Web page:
Over the years, one of the opinions about organic hydroponics is that it isn’t a nutrient dense food compared to soil-based agriculture. We wanted to see if these claims were true for the controlled environment agriculture, greenhouse, and vertical farming industry. This is what public information is known:
For those that support this position, one of the things that they’ve based this claim upon is the fact that organic hydroponics is lower in “Brix”, a measure of sugars, vitamins, minerals, proteins and other solid content in plant liquids. The way to measure this is by pressing out all plant liquids (or fruit) onto a refractometer’s prism. One of the main points of contention is that soil-based agriculture produces more calcium, which substantially increases the amount of brix within a plant. Therefore, because it has been shown that organic hydroponics have lower Brix, it should therefore indicate that there are less nutrients in the produce. The general consensus is that the higher the brix, the healthier the plant.
For organic hydroponic growers, the question then is whether it’s possible for their plants to achieve the same level of nutrition. In order to do that, agriculture technology must come into play. The more efficiently plants take up water and a wide spectrum of both macro and micronutrients, the higher the Brix, which means growers need to be very intentional with which agriculture technology fits their system best in order to achieve maximum efficiency and overall plant productivity. “Since organic biostimulants improve the uptake of minerals, the judicious use of additives such as amino acids, humic and fulvic acids, and seaweed extracts can help improve Brix. The proper balance of minerals in the nutrient solution can also have a positive effect, particularly the potassium-to-nitrate ratio.”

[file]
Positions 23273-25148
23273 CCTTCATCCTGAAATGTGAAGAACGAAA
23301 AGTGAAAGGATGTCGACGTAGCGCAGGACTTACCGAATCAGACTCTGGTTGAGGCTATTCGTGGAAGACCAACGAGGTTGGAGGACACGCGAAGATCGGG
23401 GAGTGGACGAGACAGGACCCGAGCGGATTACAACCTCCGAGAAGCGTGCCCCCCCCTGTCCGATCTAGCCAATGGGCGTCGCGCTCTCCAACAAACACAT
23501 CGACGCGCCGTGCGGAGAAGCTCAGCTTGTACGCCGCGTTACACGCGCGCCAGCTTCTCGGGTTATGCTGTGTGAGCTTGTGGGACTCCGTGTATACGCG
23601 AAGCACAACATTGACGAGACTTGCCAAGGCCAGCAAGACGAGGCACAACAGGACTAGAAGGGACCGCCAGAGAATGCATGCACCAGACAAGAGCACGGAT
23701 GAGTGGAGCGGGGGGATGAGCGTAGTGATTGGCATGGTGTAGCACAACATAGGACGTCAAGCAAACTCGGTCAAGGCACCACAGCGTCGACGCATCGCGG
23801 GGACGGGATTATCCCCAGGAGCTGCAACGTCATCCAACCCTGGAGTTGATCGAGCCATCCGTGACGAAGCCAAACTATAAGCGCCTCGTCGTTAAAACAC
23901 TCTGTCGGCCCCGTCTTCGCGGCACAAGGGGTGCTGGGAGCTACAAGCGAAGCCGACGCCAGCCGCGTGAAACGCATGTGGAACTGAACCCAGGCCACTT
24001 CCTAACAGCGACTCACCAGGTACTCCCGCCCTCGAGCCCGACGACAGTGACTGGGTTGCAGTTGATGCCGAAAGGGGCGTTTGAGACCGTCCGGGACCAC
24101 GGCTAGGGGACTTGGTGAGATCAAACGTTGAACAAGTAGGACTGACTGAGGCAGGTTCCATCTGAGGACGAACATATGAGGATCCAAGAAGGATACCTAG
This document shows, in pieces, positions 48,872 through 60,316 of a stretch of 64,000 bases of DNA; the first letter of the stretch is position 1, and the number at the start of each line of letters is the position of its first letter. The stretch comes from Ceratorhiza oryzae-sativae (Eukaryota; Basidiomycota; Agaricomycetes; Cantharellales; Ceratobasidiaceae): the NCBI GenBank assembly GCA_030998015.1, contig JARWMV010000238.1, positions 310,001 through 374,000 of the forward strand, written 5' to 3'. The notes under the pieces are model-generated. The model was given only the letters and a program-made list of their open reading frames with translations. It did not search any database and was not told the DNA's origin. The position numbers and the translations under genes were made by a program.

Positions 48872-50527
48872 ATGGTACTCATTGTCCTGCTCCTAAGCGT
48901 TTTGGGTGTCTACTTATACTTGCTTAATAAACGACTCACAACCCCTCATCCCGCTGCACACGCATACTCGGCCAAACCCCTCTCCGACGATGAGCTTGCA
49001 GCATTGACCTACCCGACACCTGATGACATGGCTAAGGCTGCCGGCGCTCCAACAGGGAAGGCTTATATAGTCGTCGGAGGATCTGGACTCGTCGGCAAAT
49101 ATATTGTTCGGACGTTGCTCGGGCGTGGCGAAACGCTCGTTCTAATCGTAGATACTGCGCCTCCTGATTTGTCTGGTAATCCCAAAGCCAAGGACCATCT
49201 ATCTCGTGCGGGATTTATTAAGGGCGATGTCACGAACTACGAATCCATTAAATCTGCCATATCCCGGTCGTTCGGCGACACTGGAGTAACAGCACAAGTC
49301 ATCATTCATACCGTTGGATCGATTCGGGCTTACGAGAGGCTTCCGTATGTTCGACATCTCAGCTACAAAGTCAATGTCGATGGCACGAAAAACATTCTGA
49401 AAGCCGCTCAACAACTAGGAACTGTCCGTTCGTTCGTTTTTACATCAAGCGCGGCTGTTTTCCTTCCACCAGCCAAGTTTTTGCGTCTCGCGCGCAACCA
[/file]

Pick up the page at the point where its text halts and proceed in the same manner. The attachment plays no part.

Therefore, often times, when a hydroponic consultant encounters a low Brix leaf, one will suggest raising the potassium-to-nitrate ratio.
Research has shown that organic hydroponic growers may have a fighting chance here to still produce nutritionally-dense food. Studies indicate that in some high-value fresh vegetables, hydroponic systems were able to produce that due to a high accumulation of bioactive compounds, as per the table below. Now, the caveat here is that this also requires a tight control over the entire production process, such as the composition of nutrients, temperature, humidity, light and water salinity.
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In conclusion, hydroponic growers may need to put in a more effort at the start to create a system and select nutrients that are able to achieve the level of brix that will contribute to a plant’s nutrient density. But the end game is a long game, and if these important decisions are made early on about which agriculture input and technology providers can help a grower achieve this, it relieves them of a lot of stress in the future.
By Riyana Razalee